https://www.theguardian.com/us-news/2016/nov/12/donald-trump-appears-to-soften-stance-on-range-of-pledges.

Of course Trump may do it ‘his way’ and fail miserably; but he’s probably astute enough to know at Presidential level you have to get more than 50% right and to achieve this level you do need a few right thinking people around you.

But at the next Presidential election there will be Elizabeth Warren to contend with; and the American women who voted for Trump may come to realise that then is the time to blow ‘the Glass Roof’.

PS I commend readers to listen to Roger Scruton on ‘A Point of View’

http://www.bbc.co.uk/programmes/b081tkmc#play

April 4, 2016

Things fall apart; the centre cannot hold

Filed under: Europe, History in the making, Ireland, Poetry, Politics, USA, War — derryvickers @ 9:45 pm

With all the comment on the Easter Rising of 1916 in Dublin I felt a need to listen to a CD I have of WB Yeats’ poems including Easter 1916. Three of the four verses finish with the line A terrible beauty is born’. I then listened to next poem ‘The Second Coming’ and came across that well know stanza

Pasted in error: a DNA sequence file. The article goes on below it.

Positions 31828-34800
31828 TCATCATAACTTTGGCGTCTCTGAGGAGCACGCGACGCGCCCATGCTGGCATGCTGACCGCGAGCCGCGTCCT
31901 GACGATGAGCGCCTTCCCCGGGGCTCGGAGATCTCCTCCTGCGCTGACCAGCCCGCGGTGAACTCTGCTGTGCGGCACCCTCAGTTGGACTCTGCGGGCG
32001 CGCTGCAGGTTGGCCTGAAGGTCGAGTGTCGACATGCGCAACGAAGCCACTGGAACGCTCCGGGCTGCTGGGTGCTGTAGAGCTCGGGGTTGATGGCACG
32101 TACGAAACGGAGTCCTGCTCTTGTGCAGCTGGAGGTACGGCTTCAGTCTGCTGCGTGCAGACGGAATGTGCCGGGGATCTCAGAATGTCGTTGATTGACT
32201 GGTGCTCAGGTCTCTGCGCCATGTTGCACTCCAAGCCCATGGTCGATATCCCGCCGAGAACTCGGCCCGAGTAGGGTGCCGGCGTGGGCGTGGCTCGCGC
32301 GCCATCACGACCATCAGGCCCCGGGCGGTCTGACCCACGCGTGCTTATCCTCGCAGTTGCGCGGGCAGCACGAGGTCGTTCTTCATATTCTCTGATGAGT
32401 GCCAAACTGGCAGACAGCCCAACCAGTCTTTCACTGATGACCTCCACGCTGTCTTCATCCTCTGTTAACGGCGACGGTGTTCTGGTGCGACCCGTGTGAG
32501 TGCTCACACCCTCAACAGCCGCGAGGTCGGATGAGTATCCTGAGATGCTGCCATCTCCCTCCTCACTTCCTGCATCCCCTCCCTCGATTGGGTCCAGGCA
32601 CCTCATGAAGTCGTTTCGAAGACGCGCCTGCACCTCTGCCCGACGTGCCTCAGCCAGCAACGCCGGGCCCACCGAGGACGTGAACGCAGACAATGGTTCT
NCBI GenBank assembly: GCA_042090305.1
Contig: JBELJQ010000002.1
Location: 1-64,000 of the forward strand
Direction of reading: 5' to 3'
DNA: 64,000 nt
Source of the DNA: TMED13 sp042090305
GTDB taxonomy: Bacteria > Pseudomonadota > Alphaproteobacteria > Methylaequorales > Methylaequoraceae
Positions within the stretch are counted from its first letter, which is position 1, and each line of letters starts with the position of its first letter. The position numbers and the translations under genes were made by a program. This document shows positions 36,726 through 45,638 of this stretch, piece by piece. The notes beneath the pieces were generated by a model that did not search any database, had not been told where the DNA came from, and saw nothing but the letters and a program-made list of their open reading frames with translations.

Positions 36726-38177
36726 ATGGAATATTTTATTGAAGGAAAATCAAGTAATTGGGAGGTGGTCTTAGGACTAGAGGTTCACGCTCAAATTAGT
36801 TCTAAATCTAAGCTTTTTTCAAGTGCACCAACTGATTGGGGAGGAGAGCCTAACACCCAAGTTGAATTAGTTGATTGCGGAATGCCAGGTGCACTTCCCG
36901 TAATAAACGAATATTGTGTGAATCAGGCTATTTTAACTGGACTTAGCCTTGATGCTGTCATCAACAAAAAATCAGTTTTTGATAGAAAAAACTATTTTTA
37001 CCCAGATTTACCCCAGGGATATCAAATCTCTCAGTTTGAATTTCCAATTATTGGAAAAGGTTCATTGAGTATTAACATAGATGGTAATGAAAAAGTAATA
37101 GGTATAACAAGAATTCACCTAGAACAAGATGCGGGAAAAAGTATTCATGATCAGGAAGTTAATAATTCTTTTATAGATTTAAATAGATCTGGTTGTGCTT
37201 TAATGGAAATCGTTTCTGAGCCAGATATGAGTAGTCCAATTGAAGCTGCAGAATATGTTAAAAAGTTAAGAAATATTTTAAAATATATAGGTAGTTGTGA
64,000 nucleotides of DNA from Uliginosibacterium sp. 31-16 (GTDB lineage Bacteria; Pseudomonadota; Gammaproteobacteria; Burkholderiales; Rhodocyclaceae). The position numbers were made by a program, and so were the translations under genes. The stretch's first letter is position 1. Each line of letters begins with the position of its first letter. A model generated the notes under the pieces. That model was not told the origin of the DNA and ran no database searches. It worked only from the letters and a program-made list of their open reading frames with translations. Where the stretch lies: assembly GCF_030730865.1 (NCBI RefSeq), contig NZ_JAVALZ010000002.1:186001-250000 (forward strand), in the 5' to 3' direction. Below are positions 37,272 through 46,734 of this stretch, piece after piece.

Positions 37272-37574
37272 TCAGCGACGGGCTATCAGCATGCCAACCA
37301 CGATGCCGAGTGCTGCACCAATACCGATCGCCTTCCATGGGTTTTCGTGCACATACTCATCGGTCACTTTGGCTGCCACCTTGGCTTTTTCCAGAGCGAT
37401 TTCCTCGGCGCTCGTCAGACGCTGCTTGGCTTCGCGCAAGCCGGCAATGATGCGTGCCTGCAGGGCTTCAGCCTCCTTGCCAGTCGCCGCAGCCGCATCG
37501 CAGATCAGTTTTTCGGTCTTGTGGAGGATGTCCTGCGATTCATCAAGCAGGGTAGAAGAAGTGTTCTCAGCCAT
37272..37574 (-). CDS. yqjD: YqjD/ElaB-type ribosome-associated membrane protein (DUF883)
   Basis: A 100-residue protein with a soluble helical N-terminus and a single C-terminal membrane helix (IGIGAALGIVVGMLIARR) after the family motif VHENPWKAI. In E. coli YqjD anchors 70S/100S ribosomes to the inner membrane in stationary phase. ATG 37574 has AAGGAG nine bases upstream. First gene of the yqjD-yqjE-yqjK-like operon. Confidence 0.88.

‘Things fall apart; the centre cannot hold;     Mere anarchy is loosed upon the world,     The blood-dimmed tide is loosed, and everywhere,     The ceremony of innocence is drowned;     The best lack all conviction, while the worst     Are full of passionate intensity.’

Well the poem’s well known to me since a guy I worked with in my first job harangued me that Yeats was the best of poets.

Interestingly I understand that Yeats ordered his published poems very carefully and he juxtaposed these two poems.

And when I look 100 years on from the Easter Rising I see that the Second Coming may be here and now. Whether we think of the Middle East, the US with the Donald, or here in the UK with Jeremy Corbyn at one extreme and the Right Ring Tories at the other with their passion to leave the EU. I am old enough to remember WWII and the thought of the EU breaking up appals me.